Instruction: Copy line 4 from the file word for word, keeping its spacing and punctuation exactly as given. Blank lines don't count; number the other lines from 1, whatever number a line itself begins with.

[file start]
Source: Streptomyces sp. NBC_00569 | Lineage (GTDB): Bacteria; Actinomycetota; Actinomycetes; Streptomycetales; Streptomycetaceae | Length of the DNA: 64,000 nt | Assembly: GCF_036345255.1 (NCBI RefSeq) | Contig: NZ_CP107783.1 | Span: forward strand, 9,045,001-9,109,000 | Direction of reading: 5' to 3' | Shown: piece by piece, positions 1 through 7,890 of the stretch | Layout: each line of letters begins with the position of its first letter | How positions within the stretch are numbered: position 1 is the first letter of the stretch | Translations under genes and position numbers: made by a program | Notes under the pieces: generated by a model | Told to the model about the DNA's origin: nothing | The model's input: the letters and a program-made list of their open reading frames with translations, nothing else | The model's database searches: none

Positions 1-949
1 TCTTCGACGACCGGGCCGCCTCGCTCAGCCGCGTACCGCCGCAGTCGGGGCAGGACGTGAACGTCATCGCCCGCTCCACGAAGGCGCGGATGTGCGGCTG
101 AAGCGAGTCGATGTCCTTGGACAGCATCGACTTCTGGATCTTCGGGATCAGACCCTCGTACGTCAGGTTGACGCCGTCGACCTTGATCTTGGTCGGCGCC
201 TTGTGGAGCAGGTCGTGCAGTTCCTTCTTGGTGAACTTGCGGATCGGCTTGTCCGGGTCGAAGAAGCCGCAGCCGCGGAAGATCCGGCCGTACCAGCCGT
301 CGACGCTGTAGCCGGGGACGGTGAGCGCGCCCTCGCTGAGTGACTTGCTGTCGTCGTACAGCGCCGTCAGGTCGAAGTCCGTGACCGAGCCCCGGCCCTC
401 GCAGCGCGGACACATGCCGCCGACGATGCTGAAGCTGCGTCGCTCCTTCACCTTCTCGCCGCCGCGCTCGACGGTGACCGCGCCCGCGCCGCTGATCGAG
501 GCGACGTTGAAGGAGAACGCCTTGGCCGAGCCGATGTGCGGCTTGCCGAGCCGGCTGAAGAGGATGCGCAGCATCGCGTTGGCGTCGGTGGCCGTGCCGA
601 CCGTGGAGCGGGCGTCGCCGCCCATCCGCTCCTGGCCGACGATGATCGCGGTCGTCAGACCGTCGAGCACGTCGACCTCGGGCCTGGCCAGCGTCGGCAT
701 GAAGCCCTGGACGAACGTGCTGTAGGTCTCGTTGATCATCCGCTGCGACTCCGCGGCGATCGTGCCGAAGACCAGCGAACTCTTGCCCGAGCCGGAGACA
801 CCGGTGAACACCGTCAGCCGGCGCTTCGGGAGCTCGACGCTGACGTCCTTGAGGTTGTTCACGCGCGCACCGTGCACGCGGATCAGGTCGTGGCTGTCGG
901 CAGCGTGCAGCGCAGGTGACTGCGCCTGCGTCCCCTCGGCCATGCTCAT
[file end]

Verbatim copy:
101 AAGCGAGTCGATGTCCTTGGACAGCATCGACTTCTGGATCTTCGGGATCAGACCCTCGTACGTCAGGTTGACGCCGTCGACCTTGATCTTGGTCGGCGCC